Blend the soup. This is as straightforward as it sounds. Once the soup has simmered a bit, blend it. I like to use an immersion blender when I have one, but sadly my “quarantine kitchen” doesn’t have as many supplies as my home kitchen. If you’re in a similar situation, you can definitely just use a blender or even a food processor! Just make sure you’re following the manufacturer’s instructions about hot liquids and being safe. You’ll probably need to let the soup cool a bit first. Just reheat it before you serve it!
At this point, you’ll also taste and adjust your seasonings if necessary. To finish it, I mix a bit of milk with some cream cheese, heat it up to soften it, and stir until it’s smooth, then drizzle it on top before sprinkling the soup with some pine nuts. But as I discussed above, you can absolutely use other finishing options if you prefer.
FAQ: Why Roast the Squash and Garlic? Can’t I Just Throw It in the Broth? Isn’t Roasting a Waste of Time?
In short, roasting your squash develops more flavor. Have you ever noticed that roasted vegetables are more flavorful than their boiled counterparts? Put another way: would you rather eat a bite of richly caramelized onions or take a bite out of a whole boiled onion? Soup is basically a collection of the flavors you put into it, so adding complex, condensed, finished flavors is generally better than throwing in raw ingredients. And roasting squash develops its flavors in a way that boiling it just can’t.
This is all a generalization, of course! You can argue that boiling the flavor out of ingredients doesn’t matter because the boiled-out flavor just ends up in the soup water. And sure, that’s true to some extent. But the actual flavor of roasted butternut squash is better to begin with. If you’re not convinced, I challenge you to make two side-by-side pots: one as instructed with roasted squash and garlic, and one where you throw in raw cubes of squash and garlic. The second pot will have a bit more volume (because the squash loses moisture as it roasts), but the flavor will be plainer and less developed.
In general, when you’re cooking anything (not just soup!), try to make each component taste as good as it possibly can. Roasted butternut squash and garlic are dramatically better than boiled butternut squash and garlic, and this shines through in this creamy butternut squash soup with cream cheese.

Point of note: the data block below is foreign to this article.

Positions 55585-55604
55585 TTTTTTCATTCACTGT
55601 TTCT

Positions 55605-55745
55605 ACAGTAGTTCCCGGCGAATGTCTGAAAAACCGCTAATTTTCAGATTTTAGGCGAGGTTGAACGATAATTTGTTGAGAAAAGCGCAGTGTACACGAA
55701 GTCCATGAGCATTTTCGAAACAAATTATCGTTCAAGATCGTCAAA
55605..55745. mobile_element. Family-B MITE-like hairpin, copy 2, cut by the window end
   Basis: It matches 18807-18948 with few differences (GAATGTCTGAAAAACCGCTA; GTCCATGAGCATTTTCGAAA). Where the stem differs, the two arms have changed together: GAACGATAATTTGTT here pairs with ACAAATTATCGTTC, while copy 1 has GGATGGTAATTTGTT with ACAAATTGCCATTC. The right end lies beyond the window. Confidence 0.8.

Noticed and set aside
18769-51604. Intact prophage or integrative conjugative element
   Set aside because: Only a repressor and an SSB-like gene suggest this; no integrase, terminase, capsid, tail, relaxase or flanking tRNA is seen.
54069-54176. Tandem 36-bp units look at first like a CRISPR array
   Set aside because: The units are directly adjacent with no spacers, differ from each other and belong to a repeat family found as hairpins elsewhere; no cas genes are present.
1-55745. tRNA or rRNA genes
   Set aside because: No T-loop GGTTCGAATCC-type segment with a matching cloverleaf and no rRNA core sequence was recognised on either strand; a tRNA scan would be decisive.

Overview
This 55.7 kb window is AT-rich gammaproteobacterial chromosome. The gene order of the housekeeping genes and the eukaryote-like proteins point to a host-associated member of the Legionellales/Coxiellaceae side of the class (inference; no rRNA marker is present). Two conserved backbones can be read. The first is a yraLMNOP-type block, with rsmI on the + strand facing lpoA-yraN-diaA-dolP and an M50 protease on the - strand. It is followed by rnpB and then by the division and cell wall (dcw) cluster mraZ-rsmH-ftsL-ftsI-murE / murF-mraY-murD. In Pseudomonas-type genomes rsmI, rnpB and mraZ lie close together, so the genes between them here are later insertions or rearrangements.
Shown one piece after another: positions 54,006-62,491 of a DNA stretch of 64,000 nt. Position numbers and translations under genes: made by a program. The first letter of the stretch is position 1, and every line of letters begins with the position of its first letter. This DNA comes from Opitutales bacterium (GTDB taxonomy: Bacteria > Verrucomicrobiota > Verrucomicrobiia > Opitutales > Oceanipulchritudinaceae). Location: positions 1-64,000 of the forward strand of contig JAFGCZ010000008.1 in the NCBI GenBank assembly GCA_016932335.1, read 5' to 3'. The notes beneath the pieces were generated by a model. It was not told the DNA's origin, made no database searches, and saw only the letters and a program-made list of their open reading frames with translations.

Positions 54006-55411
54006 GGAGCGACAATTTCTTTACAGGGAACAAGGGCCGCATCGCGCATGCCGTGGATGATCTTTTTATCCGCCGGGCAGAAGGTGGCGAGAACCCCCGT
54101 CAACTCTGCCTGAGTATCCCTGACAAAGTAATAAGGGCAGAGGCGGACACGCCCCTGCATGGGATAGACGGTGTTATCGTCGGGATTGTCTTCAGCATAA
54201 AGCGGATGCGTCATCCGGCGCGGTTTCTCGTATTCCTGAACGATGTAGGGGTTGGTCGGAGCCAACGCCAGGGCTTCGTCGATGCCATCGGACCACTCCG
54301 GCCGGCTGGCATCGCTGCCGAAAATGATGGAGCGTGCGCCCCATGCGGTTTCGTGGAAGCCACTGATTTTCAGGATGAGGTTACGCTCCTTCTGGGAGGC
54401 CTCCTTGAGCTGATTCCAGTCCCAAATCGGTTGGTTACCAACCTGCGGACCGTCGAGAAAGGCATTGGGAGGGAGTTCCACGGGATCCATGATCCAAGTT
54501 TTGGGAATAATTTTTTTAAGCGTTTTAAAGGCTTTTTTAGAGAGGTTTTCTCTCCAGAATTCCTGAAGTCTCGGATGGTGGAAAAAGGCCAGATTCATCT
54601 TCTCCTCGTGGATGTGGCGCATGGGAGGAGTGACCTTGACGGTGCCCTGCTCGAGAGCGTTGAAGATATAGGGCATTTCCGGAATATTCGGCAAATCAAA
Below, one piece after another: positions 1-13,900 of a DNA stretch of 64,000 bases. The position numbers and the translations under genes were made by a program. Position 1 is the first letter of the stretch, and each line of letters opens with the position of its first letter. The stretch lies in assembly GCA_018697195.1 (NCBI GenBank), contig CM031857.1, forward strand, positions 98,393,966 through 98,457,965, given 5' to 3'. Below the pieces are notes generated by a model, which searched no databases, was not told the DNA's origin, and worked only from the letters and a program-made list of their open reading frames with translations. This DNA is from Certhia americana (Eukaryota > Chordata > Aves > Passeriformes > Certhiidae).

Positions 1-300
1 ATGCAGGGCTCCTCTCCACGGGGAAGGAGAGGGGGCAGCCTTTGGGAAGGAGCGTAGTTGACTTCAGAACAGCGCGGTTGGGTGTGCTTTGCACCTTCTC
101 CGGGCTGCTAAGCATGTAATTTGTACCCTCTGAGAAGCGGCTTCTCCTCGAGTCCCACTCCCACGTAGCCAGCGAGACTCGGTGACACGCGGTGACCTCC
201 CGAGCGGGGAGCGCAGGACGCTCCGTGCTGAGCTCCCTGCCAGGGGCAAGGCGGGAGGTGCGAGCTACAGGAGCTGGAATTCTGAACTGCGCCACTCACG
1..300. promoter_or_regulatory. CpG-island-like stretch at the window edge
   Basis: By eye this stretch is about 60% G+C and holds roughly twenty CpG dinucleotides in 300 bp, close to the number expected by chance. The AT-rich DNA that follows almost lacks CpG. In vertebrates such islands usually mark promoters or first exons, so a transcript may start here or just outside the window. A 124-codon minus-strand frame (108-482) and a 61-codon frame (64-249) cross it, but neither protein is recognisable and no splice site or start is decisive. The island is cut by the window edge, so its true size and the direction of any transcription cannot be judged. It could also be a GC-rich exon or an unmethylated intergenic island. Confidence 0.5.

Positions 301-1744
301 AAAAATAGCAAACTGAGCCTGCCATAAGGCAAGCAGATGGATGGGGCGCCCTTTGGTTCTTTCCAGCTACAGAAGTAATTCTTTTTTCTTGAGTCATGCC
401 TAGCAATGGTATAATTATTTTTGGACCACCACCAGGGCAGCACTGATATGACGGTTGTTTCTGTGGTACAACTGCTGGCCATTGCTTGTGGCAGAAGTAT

Take Your Creamy Butternut Squash Soup With Cream Cheese to the Next Level:
Garlic chips: lately, I’ve been obsessed with finishing soups with garlic chips. They add some extra crunch and a gorgeous pop of flavor. Best of all, they only take a few minutes to make, and you can do it while your butternut squash is roasting! Check out this link to learn how to make baked garlic chips.
Saute onions and garlic: if you have the time and energy, while your butternut squash is roasting, saute some onions in the pot you’ll use for your soup. When they’re soft, translucent, and beginning to develop color, add in some minced garlic and cook for about 20 to 30 seconds longer. After this, pour in the stock, bring it to a simmer, and continue as instructed. The onions and garlic will add more layers of flavor to the soup!
Looking for something to go with this soup? Try my shredded Brussels sprouts!
Creamy Butternut Squash Soup With Cream Cheese
- 2 ½ cups peeled and cubed butternut squash
- 8 garlic cloves medium to large, peeled
- 2 tablespoons extra virgin olive oil
- ½ teaspoon salt
- freshly cracked pepper to taste
- 2 1/2 cups broth
- ½ teaspoon turmeric
- ⅓ cup cream cheese (plus extra for garnish)
- milk (optional)
- toasted pine nuts (optional)
- Preheat the oven to 375 F (190 C). Line a baking sheet with parchment paper.
- Prepare and roast your squash and garlic. Toss your peeled and cubed butternut squash and peeled garlic cloves with enough olive oil to generously coat them as well as freshly cracked black pepper to taste. Arrange in a single layer on the prepared baking sheet and roast at 375 F (190 C) until tender and golden, stirring once about halfway through. This should take around 30 minutes.
- Simmer the soup. Bring the broth to a simmer, then add the roasted butternut squash and garlic cloves, along with the turmeric. Return to a simmer and cook for about 10 minutes to help all the flavors blend. Remove from the heat and stir in the cream cheese until it melts.
- Blend the soup. With an immersion blender or in a blender, process the soup until it’s smooth and homogenous. Taste and add salt, pepper, or turmeric if necessary. Serve garnished with cream cheese and toasted pine nuts (optional).
Fiz a sopa cremosa de abóbora e creme de queijo. É fácil e rápida de fazer e fica deliciosa. Minha surpresa foi assar a abóbora e o alho antes e acho que faz diferença no sabor final. Gostei da dica.😋
Obrigada por suas amáveis palavras! Sua comida é tão deliciosa que este é um grande complemento vindo de você. 🙂